(Later that fall, William J. Cash, an assistant to University President Robben W. Fleming and the University's highest-ranking African-American administrator, observed that "HEW was coming anyway; they came to see both [potential discrimination against minorities and women]. HEW actually came to review minority groups, but they also had this complaint from FOCUS and decided to investigate it. Just before they arrived we got a complaint from FOCUS. They come every six months to do a checkout on-site visit. . . . Michigan happened to be the target institution in the Midwest.") (see Document 26)
King, however, was not to be deterred, and complained to Minton's supervisor, John Hodgdon, the director of the Chicago regional office (and "a real mensch," she recalled). Hodgdon was sympathetic, and a new investigator was assigned. He came back to campus on August 31 to take a second look.
There is little evidence that top University administrators viewed the investigation as cause for alarm. University President Robben W. Fleming and other top administrators had even posed for a photo with Minton when he visited campus. Fleming was coming off an academic year in which he had gained a national reputation for his ability to manage campus anti-war demonstrations and to negotiate a peaceful end to the BAM strike. But over the summer months, campus women were beginning to organize in support of the complaint, and Fleming displayed little sympathy and a certain tone-deafness in his public responses to their concerns.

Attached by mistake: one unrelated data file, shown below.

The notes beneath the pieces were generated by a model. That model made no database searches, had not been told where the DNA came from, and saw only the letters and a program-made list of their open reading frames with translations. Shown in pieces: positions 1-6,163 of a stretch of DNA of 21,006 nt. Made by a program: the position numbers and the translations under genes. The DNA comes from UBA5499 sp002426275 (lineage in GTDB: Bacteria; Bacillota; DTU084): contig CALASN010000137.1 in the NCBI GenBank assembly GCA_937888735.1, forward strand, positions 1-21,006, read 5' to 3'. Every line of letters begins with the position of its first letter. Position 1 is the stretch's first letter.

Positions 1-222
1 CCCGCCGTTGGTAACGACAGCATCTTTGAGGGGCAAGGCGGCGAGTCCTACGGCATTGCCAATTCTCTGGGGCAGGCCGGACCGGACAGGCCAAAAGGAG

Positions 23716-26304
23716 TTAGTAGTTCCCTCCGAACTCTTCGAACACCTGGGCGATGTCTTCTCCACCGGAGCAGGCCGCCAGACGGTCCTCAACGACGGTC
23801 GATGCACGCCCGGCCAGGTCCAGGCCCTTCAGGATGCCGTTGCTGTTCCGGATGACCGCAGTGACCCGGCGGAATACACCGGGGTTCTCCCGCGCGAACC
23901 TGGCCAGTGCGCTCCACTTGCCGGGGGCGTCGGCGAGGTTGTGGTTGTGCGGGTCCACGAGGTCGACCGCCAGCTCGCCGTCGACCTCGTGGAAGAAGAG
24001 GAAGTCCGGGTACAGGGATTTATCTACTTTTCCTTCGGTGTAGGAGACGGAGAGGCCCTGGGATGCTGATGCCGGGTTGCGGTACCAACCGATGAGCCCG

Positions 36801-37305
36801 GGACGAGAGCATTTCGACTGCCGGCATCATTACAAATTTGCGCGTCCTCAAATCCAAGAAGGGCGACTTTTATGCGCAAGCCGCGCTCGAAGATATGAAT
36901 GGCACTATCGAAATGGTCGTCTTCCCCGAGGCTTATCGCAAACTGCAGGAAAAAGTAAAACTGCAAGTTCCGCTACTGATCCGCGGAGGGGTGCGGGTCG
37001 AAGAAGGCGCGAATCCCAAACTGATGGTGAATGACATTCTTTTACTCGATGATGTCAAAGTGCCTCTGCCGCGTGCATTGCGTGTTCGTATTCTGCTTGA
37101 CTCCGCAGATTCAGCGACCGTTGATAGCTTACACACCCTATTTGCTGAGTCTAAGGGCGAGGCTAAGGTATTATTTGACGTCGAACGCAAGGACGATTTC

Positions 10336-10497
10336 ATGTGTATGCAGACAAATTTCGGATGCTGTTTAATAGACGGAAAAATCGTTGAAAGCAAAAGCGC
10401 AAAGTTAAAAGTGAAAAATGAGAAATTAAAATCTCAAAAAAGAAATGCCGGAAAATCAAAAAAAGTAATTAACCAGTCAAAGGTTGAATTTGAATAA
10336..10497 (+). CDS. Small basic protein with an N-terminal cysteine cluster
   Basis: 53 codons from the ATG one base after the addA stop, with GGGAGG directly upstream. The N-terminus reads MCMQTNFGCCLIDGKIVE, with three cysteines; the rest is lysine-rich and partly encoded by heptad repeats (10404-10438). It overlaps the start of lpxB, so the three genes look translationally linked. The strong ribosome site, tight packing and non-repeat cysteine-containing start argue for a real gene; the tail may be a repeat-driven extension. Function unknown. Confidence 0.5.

Credit: Photo courtesy of the Bentley Historical Library, UM News & Information Collection, Box C-18, Human Relations, 8-70, 2040 Folder, University of Michigan, Ann Arbor, Michigan.
In a lengthy interview that appeared in the Ann Arbor News the day before the HEW investigators returned to campus Fleming said he was "not alarmed" by the investigation. He said he thought that eradication of sexual discrimination in employment presented more serious problems for enforcement agencies than for employers. "It is clear statistically," he said, "that in professional fields the personnel is overwhelmingly male, and that is the preference of the market." He added, "The question arises whether in a supposedly free economy, market preference should have any weight."
Further, he saw no parallels between BAM's demands and the grievances highlighted by FOCUS. "In the case of blacks, we are talking about opening up educational opportunities, but when it comes to women, we can't say they haven't had equal opportunity. Their complaint lies in being denied access to certain areas of the labor market." (See Document 12.)